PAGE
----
Hometail: The new Experiential Retail Strategy

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Providing consumers with a blended experience of retail and hospitality in a homely setting – or hometail – is an increasing popular retail strategy.

The post-internet retail landscape is a place where consumers are used to making friction-less online purchases in seconds with ease. The act of selecting and then buying requires little engagement. So how do brands persuade consumers to step away from their keyboards and actually venture out to engage with a product, choose it and then buy it?

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Armed with the knowledge that today’s consumer not only demands the ultimate in convenience, but is seeking life-enriching experiences, many brands are exploring a new retail strategy. ‘Hometail’ enables consumers to experience products in a homely environment, while they’re busy doing something else.

Soho Home – White City House Hotel

The power of this strategy shouldn’t be underestimated. For instance, Soho House started life as a members’ club in 1995 and is now a global empire. One of its latest successful brands is Soho Home, which was started because guests were always asking where they could buy similar soft furnishings. Now it also sells furniture, tableware, textiles and accessories that are inspired by or used in its exclusive Soho House members’ clubs.

Taking this to the next level is The Manzoni, the new restaurant in Milan by Tom Dixon, where diners can pretty much shop while they’re at their tables. Everything from the table settings, and glassware, to the bar stools, and candle holders is available to buy, so customers get to experience the products while sampling good food in a beautifully designed setting. It’s a kind of ‘live’ furniture showroom environment – albeit a 5,000sq ft one – where visitors can relax and enjoy themselves.

Blending retail and hospitality is a successful formula that’s increasingly popular. For instance, visitors to Rick Stein’s restaurants will notice that the tableware range they enjoyed using during their meal is also available to buy on the way out, while they’re still basking in the afterglow of their happy culinary experience.

The Audo Hotel, Copenhagen

As a new approach to running a design business, design brand Menu teamed up with Norm Architects on The Audo, a hotel in Copenhagen where the 10 guest suites double up as show spaces for new furniture and homeware. “By showing our collection in different contexts within hospitality we will make the collection become more alive,” Joachim Hansen, director of Menu told Dezeen.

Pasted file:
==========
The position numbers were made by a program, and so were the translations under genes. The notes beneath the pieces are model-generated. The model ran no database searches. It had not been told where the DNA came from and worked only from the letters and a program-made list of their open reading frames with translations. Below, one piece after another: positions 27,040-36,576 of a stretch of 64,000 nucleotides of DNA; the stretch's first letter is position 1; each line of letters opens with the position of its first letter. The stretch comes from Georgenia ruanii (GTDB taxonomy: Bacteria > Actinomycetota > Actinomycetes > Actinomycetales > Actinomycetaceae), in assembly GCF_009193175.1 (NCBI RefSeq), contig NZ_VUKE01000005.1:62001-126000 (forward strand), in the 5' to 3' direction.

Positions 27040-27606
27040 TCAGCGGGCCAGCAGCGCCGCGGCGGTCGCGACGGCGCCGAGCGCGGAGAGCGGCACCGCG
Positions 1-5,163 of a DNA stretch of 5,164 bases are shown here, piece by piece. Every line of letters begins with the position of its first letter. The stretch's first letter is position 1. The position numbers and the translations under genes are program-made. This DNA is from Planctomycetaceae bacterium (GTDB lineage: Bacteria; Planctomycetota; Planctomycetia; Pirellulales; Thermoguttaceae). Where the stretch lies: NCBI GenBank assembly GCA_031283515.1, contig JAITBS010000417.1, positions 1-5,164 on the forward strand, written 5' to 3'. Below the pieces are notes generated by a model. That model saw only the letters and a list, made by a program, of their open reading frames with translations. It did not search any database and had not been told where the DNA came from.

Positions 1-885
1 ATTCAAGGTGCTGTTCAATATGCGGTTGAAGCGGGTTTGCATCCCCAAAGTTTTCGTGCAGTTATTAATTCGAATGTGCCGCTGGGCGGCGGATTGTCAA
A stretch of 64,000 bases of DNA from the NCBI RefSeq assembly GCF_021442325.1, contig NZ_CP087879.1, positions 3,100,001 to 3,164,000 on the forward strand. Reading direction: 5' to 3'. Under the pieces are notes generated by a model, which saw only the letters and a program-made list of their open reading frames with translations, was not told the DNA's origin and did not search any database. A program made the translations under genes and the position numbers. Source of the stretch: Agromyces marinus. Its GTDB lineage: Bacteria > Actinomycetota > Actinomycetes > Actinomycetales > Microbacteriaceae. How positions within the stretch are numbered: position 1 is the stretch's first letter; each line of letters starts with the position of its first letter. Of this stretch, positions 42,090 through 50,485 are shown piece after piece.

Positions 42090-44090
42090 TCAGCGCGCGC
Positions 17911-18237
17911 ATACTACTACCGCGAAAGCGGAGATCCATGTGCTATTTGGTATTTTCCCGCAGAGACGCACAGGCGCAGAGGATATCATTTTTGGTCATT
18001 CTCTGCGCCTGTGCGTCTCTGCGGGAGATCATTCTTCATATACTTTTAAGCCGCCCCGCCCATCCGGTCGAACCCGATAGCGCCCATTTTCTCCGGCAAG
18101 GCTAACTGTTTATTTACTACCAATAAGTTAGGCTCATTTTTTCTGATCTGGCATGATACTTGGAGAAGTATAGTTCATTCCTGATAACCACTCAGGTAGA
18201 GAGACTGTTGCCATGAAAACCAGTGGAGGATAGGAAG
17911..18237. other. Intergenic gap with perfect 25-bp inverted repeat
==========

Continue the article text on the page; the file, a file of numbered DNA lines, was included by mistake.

But taking the hometail strategy in another direction is Merci in Paris. In 2017 the fashion and interiors business conducted a pop-up experiment in a house in Montmartre as a way to showcase the brand in a lifestyle context. The success of this store, which was presented as a living space, has led it two years on to buy an apartment next door to its original store. This has been sympathetically refurbished and kitted out with all the brand’s products, and has just opened with a view to operating as a kind of showroom that can be visited by appointment. Customers are able to see products in a homely setting.

One high street retailer jumping onto this trend is H&M, opening their first ‘home concept’ store in Regent Street earlier this year. Set across two floors, the store claims to be an interior and lifestyle destination, offering H&M homeware pieces alongside a curated collection of pieces from selected other brands, as well as an ‘ever-changing event area’, an in-store cafe and florist.

H&M Concept Store, Regent Street, London

Anders Sjöblom, Managing Director of H&M Home, commented “Our new Concept Store is a new approach to the interior industry offering a new level of inspiration, customer services and collaborations. This store is a perfect physical complement to our digital presence through social media and e-commerce.”

What the hotel industry has achieved for bathroom design over recent years is proof that consumers engage more with products when they are relaxed and actually experiencing them in a live setting. Finding ways to harness this and reinvigorate their own retail environments certainly gives brands food for thought.

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